Clients are certain about their plans despite uncertainty surrounding the legal industry and the world. Fully 52% plan to increase spending on outside counsel. Another 37% are holding steady at 2022’s pace. This leaves only 11% cutting spending.
BTI Consulting Group’s recent study based on more than 340 interviews with top legal decision makers reveals these tailwinds include:
- Record levels of workloads for the 3rd year in a row
- Higher spending on outside counsel than last year
- Certain industries increase spending at much faster rates than others
We found 6 industries with the largest increases planned:
- Private Equity
- Family Offices
- Life Sciences
- Big Pharma
- Health Care
These investors are sitting on record levels of fresh capital. They are looking for the right valuations. They are also taking on more of the deals themselves instead of relying on lenders. The funds are starting to invest and acquire public companies. These funds are buyers when large companies sell off non-strategic business units. Private equity investors are jumping headfirst into the credit business — becoming lenders as well as investors.
These clients look to large firms for the biggest deals and small and midsize firms for smaller deals.
Family offices are the fastest growing segment of private equity investing. These investors believe they bring a different approach than private equity firms. Family offices offer a longer time for receiving their returns. They are often passionate about the industry from which they came and are more prone to bring operational help to their investments.
Family offices are looking for law firms to understand their unique needs and structures. Family offices are building infrastructure and expect law firms to refer deals, and make introductions to co-investors. They also want law firms who can help build a talent pool and are passionate about the same industry they are. Family offices are expected to grow quickly for the foreseeable future.
Despite battered down stocks and regulatory scrutiny tech companies are spending on outside counsel. They continue to make acquisitions, sell to private equity firms, and protect their IP assets. They are busy strategizing about the impact of the proposed FTC ban on non-competes. Employee activism is on the rise. All this creates continuing demand for legal services at almost every size of tech company.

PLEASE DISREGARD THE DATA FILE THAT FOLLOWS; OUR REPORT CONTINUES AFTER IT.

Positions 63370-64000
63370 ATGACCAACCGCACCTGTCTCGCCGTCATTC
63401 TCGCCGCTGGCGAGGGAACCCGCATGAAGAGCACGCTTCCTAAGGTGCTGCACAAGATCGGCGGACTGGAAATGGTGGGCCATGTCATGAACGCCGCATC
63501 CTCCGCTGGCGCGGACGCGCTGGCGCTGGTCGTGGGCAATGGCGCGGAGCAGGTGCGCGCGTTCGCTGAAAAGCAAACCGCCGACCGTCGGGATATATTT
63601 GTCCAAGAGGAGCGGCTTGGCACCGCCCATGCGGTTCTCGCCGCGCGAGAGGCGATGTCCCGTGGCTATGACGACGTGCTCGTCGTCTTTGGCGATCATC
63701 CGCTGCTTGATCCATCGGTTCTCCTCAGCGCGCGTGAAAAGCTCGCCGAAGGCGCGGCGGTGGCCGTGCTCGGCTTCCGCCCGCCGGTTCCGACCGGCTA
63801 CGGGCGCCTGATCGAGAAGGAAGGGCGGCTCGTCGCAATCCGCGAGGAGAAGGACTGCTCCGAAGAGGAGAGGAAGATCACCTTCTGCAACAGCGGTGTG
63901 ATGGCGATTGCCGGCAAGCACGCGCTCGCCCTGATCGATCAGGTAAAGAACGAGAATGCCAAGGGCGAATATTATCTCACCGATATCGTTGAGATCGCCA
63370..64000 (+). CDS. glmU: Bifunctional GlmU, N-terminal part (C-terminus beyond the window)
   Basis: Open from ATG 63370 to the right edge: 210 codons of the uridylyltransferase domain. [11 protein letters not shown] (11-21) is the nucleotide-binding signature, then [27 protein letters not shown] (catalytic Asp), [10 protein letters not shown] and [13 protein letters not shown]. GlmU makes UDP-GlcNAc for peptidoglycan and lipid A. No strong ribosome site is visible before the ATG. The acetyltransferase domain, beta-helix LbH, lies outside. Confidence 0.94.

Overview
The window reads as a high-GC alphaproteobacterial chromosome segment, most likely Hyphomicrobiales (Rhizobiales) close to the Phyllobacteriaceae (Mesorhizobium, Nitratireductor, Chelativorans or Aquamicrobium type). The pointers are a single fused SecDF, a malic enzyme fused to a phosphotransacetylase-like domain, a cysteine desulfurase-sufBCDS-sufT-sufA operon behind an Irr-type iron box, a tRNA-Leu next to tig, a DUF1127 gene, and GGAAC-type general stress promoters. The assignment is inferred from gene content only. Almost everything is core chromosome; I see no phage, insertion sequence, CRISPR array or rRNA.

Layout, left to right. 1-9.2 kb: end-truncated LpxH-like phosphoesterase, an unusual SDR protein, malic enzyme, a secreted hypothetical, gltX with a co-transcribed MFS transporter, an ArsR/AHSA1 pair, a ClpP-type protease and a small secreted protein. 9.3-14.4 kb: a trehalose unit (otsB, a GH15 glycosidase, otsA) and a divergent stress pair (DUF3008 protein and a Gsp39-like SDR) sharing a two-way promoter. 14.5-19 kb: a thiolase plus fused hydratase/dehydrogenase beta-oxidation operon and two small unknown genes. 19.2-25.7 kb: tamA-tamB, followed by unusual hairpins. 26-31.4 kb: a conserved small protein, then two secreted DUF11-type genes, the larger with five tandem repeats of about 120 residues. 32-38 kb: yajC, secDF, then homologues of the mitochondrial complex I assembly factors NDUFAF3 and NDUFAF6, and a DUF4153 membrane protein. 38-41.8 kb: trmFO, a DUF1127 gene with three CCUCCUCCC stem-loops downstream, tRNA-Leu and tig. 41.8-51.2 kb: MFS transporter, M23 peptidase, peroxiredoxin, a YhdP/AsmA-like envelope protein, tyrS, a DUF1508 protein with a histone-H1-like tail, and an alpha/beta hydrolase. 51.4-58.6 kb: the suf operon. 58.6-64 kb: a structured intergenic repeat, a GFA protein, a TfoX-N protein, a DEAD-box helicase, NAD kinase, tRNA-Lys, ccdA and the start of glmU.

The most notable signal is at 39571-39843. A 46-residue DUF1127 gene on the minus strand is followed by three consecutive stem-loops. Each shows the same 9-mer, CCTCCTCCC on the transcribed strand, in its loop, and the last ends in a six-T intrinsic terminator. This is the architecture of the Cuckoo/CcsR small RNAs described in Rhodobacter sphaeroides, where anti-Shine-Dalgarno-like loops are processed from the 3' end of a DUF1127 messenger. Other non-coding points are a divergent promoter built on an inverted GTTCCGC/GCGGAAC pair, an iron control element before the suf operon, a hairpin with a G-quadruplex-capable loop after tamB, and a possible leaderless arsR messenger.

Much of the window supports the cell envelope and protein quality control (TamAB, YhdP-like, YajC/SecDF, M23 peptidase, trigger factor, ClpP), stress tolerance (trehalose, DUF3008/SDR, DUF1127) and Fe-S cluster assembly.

More life sciences companies are betting on blockbuster drugs with enormous market size. Companies are becoming more aggressive about protecting their IP and managing the regulatory process. Development-stage companies are looking for deals to raise capital while larger companies loom to build out their pipelines. All this boosts spending for law firms who can speak the language.
COVID-19 introduced a race to develop vaccines at warp speed. This race is spreading to other vaccines and drug development in general. Big Pharma is looking to develop faster than ever, acquire products, or both. These companies are strategizing about pricing and upcoming public scrutiny. Big Pharma has been active in M&A despite market uncertainty. Big Pharma is also navigating changes at both the FDA and FTC.
Hospitals and health care delivery systems are still reeling from COVID-19 and employee activism. These organizations are facing waves of litigation and new demands from the workforce. At the same time, health care systems and private investors are working feverishly to consolidate health care delivery systems.
The top growth practices for 2023 include:
- Labor & Employment
- Data Privacy/Cyber
- Class Actions
Labor & Employment
An overwhelming number of clients in the US describe themselves as awash in changing regulations around labor. These clients see employee activism at 40-year highs. Discrimination claims are growing as are wage and hour. Few companies feel immune and almost all clients are looking for counsel and advice.
With 5 states having their own data privacy regulations, clients are trying to see how and where they are impacted — and remain in compliance. Companies feel they are exposed on numerous fronts and want state-of-the-art training and compliance. 40% of top legal decision makers say they get no meaningful outreach from their primary law firms on offering these services.
Companies are feeling a need to be above reproach. They are quickly launching investigations as soon as any allegations arise. In addition, top legal decision makers see government investigations growing. They believe political winds are blowing against big business.
Clients’ litigation caseloads are at record levels — and are heading up. The growth is in the complex cases and new litigation including social media, ESG claims, and new types of discrimination. Few clients see an end to the stream of litigation. And they all want to know your approach and early assessment before hiring any law firm.
More companies face class actions than last year. Look to employee activism, increased regulations, and new actions arising out of ESG. Plaintiffs are emboldened and the claims are getting larger.
The opportunities will go to the firms bringing unmatched industry understanding and early thinking about the strategy for the matter at hand — the earlier the better.
You can get all the details and target business development strategies for 18 industries cross-referenced against 15 practices for the best opportunities in the newly released BTI Practice Outlook 2023.
You can also view our discussion and analysis of industry opportunities in the newly posted recording of BTI’s 14th annual BTI Client Service Review and Market Outlook 2023.
Best in the market ahead.
The Mad Clientist